Systemic Anticancer Treatments for Untreated Stage IV and Unresectable Stage III MelanomaIn July 2022, most of the therapies in this section were unlicensed for use in the UK in children and young people under 18. See NICE's information on prescribing medicines. Refer to the summary of product characteristics for the individual treatments because there are differences in their licensed populations.
- When choosing systemic anticancer treatment for untreated stage IV or unresectable stage III melanoma, base treatment decisions on the following factors:
- comorbidities and performance status
- risk of treatment toxicity
- whether potential treatment toxicity will be tolerated
- presence of symptomatic brain metastases
- tumour biology (for example, high disease burden, rapid progression, lactate dehydrogenase level).
- Offer treatment with immunotherapy to people with untreated stage IV or unresectable stage III melanoma, as set out in the recommendations in Immunotherapies. If immunotherapy is contraindicated or unsuitable, based on the factors in the first recommendation in Systemic Anticancer Treatments for Untreated Stage IV and Unresectable Stage III Melanoma, follow recommendations from Targeted Therapies for BRAF V600 Mutation-Positive Melanoma and Alternatives to Immunotherapies for BRAF Wild-Type Melanoma.
For other guidance on treatments for advanced melanoma, see NICE's technology appraisal guidance on the NICE topic page for skin cancer.
- Offer nivolumab plus ipilimumab to people with untreated stage IV or unresectable stage III melanoma if suitable for them based on the factors in the first recommendation in Systemic Anticancer Treatments for Untreated Stage IV and Unresectable Stage III Melanoma.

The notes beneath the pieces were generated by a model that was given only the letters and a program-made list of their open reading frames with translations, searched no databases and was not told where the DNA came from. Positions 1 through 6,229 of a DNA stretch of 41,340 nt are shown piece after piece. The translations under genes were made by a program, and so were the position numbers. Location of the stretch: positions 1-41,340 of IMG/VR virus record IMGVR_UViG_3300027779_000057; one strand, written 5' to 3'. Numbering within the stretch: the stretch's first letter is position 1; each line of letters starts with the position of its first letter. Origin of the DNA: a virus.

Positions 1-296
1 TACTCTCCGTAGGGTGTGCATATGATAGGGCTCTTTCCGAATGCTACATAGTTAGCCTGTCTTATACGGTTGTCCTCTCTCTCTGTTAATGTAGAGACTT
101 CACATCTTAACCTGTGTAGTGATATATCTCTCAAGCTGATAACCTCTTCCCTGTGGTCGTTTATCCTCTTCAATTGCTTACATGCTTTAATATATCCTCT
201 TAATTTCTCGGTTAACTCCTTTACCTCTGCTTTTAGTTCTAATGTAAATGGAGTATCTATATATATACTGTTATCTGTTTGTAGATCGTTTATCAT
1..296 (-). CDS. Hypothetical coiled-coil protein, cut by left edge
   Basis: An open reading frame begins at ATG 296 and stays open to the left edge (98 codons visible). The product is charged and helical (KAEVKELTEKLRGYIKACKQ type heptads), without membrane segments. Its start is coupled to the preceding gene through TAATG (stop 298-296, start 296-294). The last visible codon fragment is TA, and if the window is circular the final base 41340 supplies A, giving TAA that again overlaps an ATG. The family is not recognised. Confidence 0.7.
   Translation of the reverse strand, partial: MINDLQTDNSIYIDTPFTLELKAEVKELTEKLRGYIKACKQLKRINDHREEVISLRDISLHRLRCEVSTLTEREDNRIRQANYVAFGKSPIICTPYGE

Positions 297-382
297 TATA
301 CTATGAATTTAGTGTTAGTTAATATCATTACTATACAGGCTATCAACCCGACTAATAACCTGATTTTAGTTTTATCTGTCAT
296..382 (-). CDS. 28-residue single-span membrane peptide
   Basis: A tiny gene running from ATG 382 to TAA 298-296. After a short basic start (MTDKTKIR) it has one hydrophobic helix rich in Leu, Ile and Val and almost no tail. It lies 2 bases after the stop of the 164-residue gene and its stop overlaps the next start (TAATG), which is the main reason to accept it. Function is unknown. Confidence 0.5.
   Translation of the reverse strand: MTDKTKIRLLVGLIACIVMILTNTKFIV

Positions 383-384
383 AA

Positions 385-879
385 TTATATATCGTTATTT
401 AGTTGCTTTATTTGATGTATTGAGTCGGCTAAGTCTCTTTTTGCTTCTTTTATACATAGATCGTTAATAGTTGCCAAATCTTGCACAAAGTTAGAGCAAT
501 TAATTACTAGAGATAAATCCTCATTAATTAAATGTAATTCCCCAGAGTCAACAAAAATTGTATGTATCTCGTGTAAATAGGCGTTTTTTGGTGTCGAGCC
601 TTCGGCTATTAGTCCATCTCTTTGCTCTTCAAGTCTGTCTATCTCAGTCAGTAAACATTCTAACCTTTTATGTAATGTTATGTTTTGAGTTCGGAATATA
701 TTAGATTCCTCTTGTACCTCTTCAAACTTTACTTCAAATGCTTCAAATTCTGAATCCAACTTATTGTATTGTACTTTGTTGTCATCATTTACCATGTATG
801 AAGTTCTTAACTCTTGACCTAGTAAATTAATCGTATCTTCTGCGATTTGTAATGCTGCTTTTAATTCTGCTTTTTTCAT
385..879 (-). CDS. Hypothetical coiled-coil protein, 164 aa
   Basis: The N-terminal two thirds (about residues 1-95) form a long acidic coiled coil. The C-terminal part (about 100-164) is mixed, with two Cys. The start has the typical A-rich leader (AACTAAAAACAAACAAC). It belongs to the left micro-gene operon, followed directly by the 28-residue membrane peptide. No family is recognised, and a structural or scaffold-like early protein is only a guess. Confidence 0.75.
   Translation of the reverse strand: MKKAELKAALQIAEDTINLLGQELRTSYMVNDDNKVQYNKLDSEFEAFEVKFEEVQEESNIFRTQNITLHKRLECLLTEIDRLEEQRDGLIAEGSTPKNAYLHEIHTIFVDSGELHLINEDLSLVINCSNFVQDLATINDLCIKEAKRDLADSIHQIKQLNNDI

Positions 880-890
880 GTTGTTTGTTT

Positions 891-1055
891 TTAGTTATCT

- If nivolumab plus ipilimumab is unsuitable or unacceptable (for example, because of potential toxicity), offer pembrolizumab or nivolumab monotherapy.
Targeted Therapies for BRAF V600 Mutation-Positive Melanoma
- Offer encorafenib plus binimetinib, or dabrafenib plus trametinib, to people with untreated BRAF-mutant stage IV or unresectable stage III melanoma if:
- nivolumab plus ipilimumab, pembrolizumab, and nivolumab are contraindicated or
- it is predicted there is not enough time for an adequate immune response (for example, because of high disease burden or rapid progression).
- If encorafenib plus binimetinib, and dabrafenib plus trametinib, are both unsuitable or unacceptable to the person:
- offer dabrafenib or vemurafenib to people for whom binimetinib and trametinib are contraindicated or
- if targeted treatment is contraindicated, consider treatment with chemotherapy (dacarbazine) or best supportive care.
Alternatives to Immunotherapies for BRAF Wild-Type Melanoma
- For people with untreated BRAF-wild type stage IV or unresectable stage III melanoma for whom nivolumab plus ipilimumab, pembrolizumab, and nivolumab are contraindicated, consider:
- treatment with chemotherapy (dacarbazine) or
- best supportive care.
Systemic Anticancer Treatments for Previously Treated Stage IV or Unresectable Stage III MelanomaFor guidance on immunotherapies, see NICE's technology appraisal guidance on ipilimumab, nivolumab, nivolumab with ipilimumab and pembrolizumab. For guidance on targeted therapies for BRAF V600 mutation-positive melanoma, see NICE's technology appraisal guidance on encorafenib with binimetinib and trametinib with dabrafenib.
- When making treatment decisions for previously treated melanoma, take into account the factors listed in the first recommendation in Systemic Anticancer Treatments for Untreated Stage IV and Unresectable Stage III Melanoma
- For people with previously treated melanoma in whom immunotherapies and targeted therapies are contraindicated, unsuitable or unacceptable, consider:
- treatment with chemotherapy (dacarbazine) or
- best supportive care